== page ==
Coffee Table Makeover

For the longest time, I’ve wanted to find a cheap coffee table on craigslist and fix it up to look exactly like the coffee table I saw a few years back on Grace’s blog. We had a decent coffee table than we paid $100 for on sale at Ikea, so I couldn’t really justify spending much money to buy another one. Our coffee table was just fine–functional at the very least– but I didn’t really love it.

Our old Ikea coffee table.

Our old Ikea coffee table.

So I sold it for $45.

After a few months of intermittently checking craigslist, I finally found the winner. And the price was right, $50. Here’s what the coffee table looked like when I bought it:

{Coffee Table: Before}

{Coffee Table: Before}

The lady who sold it to me said that it had been an oak stain previously and that she had refinished it with an espresso stain. It looks nice in the picture but the stain job on the legs and drawer was really poor. So I thought about just painting the legs/base white and keeping the top unchanged except for one small problem. Trapped water.

Trapped water.

Trapped water. See that white hazy-looking area?

After asking a few questions and reading up on it, I discovered that there really wasn’t any way to get rid of that white spot (actually, there were three spots). According to my research I may have been able to deal with it if it had recently been stained, but the lady who sold it to me told me that it had been in her storage unit for a while (and that’s probably where that trapped water came from since it had been a little damp in there).

I had my heart set on using Minwax’s Dark Walnut stain for the top anyhow. So I headed off to the hardware store and happily bought my sandpaper, Minwax stain, a new paintbrush, another $3 sample of Behr paint and two small cans of Minwax polycrylic which happened to be 75% off and only $2.20 a piece. Altogether, I spent $26, but it would have only been $17 if I had left out the paintbrush and the extra can of polycrylic (which I didn’t need for this project but wanted to buy because it was marked down).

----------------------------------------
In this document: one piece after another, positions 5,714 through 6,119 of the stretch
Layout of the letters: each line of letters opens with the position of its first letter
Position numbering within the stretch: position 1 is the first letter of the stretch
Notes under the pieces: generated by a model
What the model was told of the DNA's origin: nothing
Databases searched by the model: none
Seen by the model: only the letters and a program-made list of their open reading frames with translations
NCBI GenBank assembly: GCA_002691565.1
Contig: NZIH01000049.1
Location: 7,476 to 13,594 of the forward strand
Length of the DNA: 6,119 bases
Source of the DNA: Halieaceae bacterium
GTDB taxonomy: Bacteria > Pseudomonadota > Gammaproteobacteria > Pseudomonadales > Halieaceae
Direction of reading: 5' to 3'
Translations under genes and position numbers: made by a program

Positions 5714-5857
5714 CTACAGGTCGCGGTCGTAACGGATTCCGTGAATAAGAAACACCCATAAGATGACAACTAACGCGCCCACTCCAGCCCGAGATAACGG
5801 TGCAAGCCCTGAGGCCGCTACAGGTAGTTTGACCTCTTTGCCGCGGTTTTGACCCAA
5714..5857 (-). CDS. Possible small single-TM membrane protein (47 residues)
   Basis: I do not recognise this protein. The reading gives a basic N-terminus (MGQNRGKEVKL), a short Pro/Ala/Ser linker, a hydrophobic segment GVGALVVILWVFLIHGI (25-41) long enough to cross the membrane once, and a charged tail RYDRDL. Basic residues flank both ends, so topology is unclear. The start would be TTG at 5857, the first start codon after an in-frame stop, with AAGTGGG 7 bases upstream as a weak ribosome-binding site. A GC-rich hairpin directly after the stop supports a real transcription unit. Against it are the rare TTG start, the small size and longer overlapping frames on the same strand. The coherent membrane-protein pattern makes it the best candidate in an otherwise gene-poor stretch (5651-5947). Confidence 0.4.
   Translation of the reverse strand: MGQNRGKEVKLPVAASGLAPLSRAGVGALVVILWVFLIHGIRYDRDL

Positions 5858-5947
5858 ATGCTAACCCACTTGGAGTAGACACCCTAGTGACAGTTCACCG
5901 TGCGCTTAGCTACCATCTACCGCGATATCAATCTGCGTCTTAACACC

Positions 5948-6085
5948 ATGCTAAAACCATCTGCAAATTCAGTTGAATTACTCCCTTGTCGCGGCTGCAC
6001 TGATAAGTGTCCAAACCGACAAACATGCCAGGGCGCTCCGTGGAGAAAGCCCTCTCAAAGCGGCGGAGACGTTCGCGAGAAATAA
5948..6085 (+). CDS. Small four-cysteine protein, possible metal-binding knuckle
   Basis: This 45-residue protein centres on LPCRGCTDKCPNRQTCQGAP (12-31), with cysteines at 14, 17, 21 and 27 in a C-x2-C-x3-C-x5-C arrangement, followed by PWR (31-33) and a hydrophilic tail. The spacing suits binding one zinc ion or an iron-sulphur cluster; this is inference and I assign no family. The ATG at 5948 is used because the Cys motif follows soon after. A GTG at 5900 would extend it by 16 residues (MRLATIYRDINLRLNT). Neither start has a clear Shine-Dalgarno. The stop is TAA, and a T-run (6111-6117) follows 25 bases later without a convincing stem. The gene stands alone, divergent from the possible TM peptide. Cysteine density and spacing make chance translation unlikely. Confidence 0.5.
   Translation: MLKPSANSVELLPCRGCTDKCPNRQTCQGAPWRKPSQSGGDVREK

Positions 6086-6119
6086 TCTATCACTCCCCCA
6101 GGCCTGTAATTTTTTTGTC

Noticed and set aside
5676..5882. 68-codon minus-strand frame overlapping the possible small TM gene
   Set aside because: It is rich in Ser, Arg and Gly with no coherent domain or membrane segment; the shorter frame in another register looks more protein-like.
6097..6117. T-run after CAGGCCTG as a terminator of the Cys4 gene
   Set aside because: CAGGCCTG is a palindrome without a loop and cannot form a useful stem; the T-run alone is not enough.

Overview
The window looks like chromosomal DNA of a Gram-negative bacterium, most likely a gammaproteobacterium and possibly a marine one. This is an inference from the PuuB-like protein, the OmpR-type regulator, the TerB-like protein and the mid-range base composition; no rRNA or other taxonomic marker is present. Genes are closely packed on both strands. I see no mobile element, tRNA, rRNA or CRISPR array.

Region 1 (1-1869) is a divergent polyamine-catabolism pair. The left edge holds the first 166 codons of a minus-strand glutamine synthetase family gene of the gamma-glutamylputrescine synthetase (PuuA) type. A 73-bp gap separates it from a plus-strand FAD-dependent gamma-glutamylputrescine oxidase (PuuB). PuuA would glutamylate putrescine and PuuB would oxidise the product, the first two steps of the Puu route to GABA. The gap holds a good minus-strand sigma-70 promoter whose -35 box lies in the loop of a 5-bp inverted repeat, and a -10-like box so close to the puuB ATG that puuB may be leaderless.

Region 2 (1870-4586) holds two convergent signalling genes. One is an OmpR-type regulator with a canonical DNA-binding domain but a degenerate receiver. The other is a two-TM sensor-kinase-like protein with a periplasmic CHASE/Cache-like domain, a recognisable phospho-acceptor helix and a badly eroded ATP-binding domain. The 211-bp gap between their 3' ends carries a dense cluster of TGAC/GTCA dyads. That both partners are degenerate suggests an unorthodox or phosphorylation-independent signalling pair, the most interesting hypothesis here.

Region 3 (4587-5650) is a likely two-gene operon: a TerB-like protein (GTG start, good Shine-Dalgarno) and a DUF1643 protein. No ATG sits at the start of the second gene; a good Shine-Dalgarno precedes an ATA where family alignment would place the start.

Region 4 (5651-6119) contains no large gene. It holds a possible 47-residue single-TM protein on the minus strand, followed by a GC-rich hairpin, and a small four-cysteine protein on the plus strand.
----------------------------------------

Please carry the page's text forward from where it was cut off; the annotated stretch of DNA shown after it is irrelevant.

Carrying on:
I applied my dust mask, loaded the sandpaper in the orbital sander, and got to work.

Let the sanding begin!

Let the sanding begin!

At this point I was feeling quite a bit less enthusiastic about the whole sanding process (translation: my arms turned into jelly) and thankfully my hubby mostly finished the sanding by himself. (The guy could sand for about 20x longer than me. Never mind that I lug around a 20 pound baby all day every day!)

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It’s getting there…

 

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We moved everything into the front yard so as to keep things as quiet as possible while our little guy was sleeping.

We moved everything into the front yard so as to keep things as quiet as possible while our little guy was sleeping. And yes, my husband is wearing a bacon shirt.